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My community: or how a friendship shaped my journey.

“My best friend Kaz”; that's really what this short article should be called. How did I get involved in the youth with disabilities community? It was my friend Kaz.

Kaz was born with her feet back to front. Kaz was, and, 60 years later, is still my best friend.

From the age of two years, she had many operations at Stanmore Orthopaedic Hospital in London. I would push Kaz to school in a pushchair (no wheelchairs available to us). She wore callipers like Forrest Gump, and her shoes were medical boots - not pretty for a little girl.

Even after years of treatment, walking wasn't easy and her feet still very disfigured.

Growing up, people looked at us as an odd little couple. At times they were cruel and unkind (and not just the children).

Then, at the ages of 13 we heard about an organisation called PHAB (in those days Physically Handicapped and Able Bodied, the language of the '70s).

We went along, one non-disabled and one disabled, but first and foremost two teenage girls who loved music, clothes and boys.

Here, at these discos in a youth club, we were treated equally, valued and heard. And in that youth centre called “Studio One”, my journey in this amazing sector working for young people with disabilities started.

I went on to run PHAB groups in the UK, be on National Councils and Committees, work as a liaison officer and train as a youth worker to teach other youth workers how to include “all” young people in their youth centres.

I also wrote a piece in the UK Government's “Youth into the 90s” document that talked and promoted the inclusion of young people with disabilities into the mainstream youth service.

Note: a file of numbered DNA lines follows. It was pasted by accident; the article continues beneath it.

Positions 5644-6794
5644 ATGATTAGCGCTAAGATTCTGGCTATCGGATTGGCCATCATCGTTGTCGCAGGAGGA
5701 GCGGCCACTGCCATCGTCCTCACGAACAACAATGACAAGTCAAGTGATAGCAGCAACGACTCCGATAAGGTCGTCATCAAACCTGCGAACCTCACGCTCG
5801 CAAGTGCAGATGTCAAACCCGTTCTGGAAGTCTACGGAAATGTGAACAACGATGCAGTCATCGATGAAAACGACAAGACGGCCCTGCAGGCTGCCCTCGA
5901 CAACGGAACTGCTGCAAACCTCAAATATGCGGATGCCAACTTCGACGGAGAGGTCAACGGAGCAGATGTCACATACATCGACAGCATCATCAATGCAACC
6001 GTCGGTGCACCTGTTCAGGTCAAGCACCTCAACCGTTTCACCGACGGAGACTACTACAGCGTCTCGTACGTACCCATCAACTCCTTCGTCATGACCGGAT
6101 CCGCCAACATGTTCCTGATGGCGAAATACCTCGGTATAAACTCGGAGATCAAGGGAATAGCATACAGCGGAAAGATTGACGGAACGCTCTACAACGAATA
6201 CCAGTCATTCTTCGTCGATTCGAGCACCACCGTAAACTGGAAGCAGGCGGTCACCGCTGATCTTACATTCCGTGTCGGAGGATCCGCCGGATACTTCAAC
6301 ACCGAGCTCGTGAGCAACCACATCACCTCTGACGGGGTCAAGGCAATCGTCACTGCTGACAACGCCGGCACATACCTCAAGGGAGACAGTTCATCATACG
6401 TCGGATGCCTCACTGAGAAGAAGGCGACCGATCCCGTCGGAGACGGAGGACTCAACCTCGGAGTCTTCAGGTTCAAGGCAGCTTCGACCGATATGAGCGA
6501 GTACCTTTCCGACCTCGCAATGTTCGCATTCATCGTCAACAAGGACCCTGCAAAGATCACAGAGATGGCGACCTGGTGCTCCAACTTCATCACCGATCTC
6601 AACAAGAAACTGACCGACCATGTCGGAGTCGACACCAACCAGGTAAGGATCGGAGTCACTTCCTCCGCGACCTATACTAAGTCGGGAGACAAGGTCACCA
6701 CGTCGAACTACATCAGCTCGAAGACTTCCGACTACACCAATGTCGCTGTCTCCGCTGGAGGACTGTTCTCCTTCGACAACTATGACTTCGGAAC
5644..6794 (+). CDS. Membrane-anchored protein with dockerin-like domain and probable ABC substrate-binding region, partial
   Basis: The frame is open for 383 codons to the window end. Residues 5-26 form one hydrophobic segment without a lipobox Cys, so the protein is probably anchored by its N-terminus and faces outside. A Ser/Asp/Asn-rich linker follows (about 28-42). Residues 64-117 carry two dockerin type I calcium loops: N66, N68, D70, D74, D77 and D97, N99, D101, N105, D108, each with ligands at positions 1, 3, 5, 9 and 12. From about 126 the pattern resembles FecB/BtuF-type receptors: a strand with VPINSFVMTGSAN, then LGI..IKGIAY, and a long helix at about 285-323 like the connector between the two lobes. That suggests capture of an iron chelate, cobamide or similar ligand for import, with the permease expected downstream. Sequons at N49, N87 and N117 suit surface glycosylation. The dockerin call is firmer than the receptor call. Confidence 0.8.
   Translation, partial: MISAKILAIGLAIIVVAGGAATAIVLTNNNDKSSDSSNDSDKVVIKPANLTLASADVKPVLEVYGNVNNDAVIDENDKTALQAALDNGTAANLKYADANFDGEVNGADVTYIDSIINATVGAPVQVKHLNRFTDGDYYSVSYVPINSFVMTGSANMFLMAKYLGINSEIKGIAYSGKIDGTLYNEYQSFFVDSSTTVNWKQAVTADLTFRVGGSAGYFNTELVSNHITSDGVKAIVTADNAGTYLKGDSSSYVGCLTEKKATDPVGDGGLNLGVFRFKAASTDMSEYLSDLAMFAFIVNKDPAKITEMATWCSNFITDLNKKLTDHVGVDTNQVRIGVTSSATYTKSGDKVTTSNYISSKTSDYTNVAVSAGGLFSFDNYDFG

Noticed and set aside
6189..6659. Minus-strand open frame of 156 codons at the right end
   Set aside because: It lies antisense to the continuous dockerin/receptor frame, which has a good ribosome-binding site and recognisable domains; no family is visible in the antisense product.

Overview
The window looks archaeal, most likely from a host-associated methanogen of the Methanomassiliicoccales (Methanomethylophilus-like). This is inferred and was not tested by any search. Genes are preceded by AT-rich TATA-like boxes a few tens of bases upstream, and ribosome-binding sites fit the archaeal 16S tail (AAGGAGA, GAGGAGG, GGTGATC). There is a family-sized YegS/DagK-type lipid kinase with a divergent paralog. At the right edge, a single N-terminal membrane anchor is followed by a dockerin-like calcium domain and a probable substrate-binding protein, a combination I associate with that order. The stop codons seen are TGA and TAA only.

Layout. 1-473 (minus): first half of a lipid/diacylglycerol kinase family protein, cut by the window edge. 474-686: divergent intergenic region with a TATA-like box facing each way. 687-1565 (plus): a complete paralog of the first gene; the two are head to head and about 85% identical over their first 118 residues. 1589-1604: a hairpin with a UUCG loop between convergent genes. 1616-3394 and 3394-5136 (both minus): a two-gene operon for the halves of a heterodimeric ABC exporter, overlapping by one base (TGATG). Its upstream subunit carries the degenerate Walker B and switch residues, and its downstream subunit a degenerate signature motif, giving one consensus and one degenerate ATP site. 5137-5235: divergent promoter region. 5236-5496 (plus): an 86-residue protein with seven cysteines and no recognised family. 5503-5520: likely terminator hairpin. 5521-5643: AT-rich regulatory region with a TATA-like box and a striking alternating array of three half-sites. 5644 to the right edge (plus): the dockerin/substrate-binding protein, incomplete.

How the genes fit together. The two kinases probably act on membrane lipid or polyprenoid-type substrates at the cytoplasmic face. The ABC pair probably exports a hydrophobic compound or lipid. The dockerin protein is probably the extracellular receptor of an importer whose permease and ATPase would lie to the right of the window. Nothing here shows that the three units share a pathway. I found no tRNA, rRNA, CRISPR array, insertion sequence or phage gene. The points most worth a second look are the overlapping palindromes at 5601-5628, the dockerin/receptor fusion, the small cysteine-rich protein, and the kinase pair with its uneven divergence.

All those years ago I would've thought that here in 2020 youth with disabilities would have a voice, be treated equally and feel valued citizens. Unfortunately that is not the case for many.

My role as CEO of YES Disability Resource Centre is to hold the space for youth with disabilities to be heard and to have influence. Being part of a community that really listens to the voices of youth with disabilities is fun, frustrating, exciting, innovative - and most of all unpredictable.

An example of unpredictable with an amazing outcome was a meeting with the Minister for Disabilities and a group of eight youth with disabilities for a quick hello - or so she thought!

Next thing you know the young people have suggested a national youth with disabilities conference, and the Minister, caught with the enthusiasm, suggests, "Great, let's hold it in Parliament."

I have to be honest, I sat there thinking How on earth are we going to make this work in one of the most inaccessible buildings in the country - but we did.

The two-day conference, called I-Lead, was amazing and the I-Lead team presents regularly to Government Departments on health, employment, education and more. They've started the journey of a movement of voices of youth with disabilities, and found their leadership!

Sonia Thursby, MNZM

Sonia Thursby is the CEO of YES Disability Resource Centre and CEO of PHAB Association. She has worked in the disability and youth sectors in New Zealand for 25 years, and prior to that in the UK. Currently she is an Executive Member of the New Zealand Federation of Information Centre Board, Board Member of Workbridge and an elected member of the Ministry of Health NGO Council.

 

Photo: Sonia Thursby and her best friend Kaz.